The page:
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United States Department of Agriculture

Agricultural Research Service

Research Project: INTEGRATED PEST MANAGEMENT FOR ALASKA AGRICULTURE Title: Ground beetle (Coleoptera: Carabidae) assemblages in the Conservation Reserve Program crop rotation systems in Interior Alaska

Authors
item Pantoja, Alberto
item Sikes, Derek -
item Hagerty, Aaron
item Emmert, Susan
item Rondon, Silvia -

Submitted to: Environmental Entomology
Publication Type: Peer Reviewed Journal
Publication Acceptance Date: December 29, 2012
Publication Date: N/A

Interpretive Summary: Little is known about the beneficial insect fauna associated with Alaska’s agricultural or natural systems. Given anticipated expansion of agriculture in Alaska and current trends in climate change which is most pronounced in northern latitudes, it is important to establish a baseline knowledge of the state’s insect fauna from which subsequent comparisons can be made. Ground beetles have a long history of use as ecological indicators and are also known to consume agricultural pests and seeds of weed plants. This research was initiated to study the species composition, seasonal activity, and affects of plot characteristics on dominant carabid species in CRP lands in Delta Junction, Alaska, and to aid state-wide efforts to document Alaska's entomofauna. Twenty species were documented based on a total sample of 6,116 specimens collected during 2006 and 2007. Two species, Cymindis cribricollis Dejean and Amara obesa Say, are reported for the first time for Alaska. Ninety-four percent of the specimens belong to five species, Agonum cupreum Dejean (17.9%), A. obesa (11.1%), Calathus ingratus Dejean (15%), Dicheirotrichus cognatus (Gyllenhal) (7.1%), and Pterostichus adstrictus Eschscholtz (42.9%). The majority of carabid activity occurred late in the season from mid-September to early October.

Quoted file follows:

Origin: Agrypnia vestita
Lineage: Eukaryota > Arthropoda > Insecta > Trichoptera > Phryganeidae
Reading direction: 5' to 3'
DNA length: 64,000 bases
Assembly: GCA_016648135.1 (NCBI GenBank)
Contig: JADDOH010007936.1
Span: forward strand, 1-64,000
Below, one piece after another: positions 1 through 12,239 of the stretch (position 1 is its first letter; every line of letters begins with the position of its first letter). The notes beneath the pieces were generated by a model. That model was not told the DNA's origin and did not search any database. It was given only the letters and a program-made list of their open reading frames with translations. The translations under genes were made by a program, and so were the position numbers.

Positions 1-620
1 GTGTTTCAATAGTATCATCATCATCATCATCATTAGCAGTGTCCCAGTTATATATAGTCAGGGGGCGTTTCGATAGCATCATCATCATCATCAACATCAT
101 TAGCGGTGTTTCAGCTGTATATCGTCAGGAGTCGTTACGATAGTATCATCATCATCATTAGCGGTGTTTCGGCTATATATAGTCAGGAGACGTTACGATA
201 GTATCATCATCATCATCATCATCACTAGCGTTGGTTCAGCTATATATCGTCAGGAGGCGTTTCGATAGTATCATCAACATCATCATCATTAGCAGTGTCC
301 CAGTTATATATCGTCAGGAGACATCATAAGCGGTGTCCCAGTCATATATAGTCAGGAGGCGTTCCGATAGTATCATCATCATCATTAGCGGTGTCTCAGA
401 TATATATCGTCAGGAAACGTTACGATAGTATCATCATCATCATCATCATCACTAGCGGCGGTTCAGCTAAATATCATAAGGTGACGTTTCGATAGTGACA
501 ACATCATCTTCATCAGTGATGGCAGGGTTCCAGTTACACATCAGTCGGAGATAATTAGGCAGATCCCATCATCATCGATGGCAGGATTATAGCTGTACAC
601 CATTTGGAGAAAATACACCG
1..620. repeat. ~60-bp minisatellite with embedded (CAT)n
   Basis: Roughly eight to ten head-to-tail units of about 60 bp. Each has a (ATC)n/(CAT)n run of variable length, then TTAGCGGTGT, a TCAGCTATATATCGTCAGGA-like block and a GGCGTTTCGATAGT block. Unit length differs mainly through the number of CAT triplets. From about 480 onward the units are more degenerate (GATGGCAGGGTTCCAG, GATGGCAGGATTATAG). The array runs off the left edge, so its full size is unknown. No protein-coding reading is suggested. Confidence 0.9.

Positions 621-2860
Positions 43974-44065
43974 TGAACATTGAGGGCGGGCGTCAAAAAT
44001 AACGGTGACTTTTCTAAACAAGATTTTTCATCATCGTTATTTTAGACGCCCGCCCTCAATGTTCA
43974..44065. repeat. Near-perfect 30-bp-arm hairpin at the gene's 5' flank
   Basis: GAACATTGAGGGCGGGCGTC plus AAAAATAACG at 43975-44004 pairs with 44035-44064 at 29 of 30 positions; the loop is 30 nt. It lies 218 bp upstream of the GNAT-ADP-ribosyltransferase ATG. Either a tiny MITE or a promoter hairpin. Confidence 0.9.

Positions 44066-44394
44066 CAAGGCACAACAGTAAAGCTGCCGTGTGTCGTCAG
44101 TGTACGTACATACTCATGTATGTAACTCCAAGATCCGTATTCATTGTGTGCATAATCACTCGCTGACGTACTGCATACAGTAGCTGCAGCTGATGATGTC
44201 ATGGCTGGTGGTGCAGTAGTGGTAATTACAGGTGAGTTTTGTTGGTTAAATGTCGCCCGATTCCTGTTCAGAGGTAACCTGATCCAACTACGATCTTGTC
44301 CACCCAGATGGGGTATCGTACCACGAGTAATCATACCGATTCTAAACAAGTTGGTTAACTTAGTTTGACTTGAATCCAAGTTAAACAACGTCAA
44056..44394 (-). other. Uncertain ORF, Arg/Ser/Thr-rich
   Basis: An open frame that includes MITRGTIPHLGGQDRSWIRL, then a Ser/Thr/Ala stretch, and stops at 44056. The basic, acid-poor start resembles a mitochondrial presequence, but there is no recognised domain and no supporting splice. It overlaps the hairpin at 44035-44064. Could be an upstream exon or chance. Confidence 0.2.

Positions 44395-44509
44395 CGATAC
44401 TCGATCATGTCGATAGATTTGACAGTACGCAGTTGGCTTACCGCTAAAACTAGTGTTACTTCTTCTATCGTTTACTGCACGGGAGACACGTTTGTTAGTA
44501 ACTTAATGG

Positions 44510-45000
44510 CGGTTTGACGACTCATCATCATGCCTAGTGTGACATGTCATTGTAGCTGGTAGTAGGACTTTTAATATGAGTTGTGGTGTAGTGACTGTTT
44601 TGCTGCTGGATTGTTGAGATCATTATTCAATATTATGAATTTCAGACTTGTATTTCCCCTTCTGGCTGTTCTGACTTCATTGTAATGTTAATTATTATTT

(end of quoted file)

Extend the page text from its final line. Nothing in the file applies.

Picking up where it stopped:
Technical Abstract: Adult ground beetles (Coleoptera: Carabidae) abundance and diversity were documented on Conservation Research Program (CRP) agricultural lands in Delta Junction, Alaska (64ºN, 145º W). Twenty species were documented based on a total sample of 6,116 specimens collected during 2006 and 2007. Two species, Cymindis cribricollis Dejean and Amara obesa Say, are reported for the first time for Alaska. Species richness of carabids for these sites was estimated using the Chao 1 and Chao 2 estimators to be 22 and 28 species, respectively. Ninety-four percent of the specimens belong to five species, Agonum cupreum Dejean (17.9%), A. obesa (11.1%), Calathus ingratus Dejean (15%), Dicheirotrichus cognatus (Gyllenhal) (7.1%), and Pterostichus adstrictus Eschscholtz (42.9%). Only the first three of these species showed significant effects based on plot age. The majority of carabid activity occurred late in the season, from mid-September to early October. Forty-two carabid species within the historic collection of the Matanuska Experiment Station, collected between 1943 and 1956 are also presented.

Last Modified: 10/21/2014
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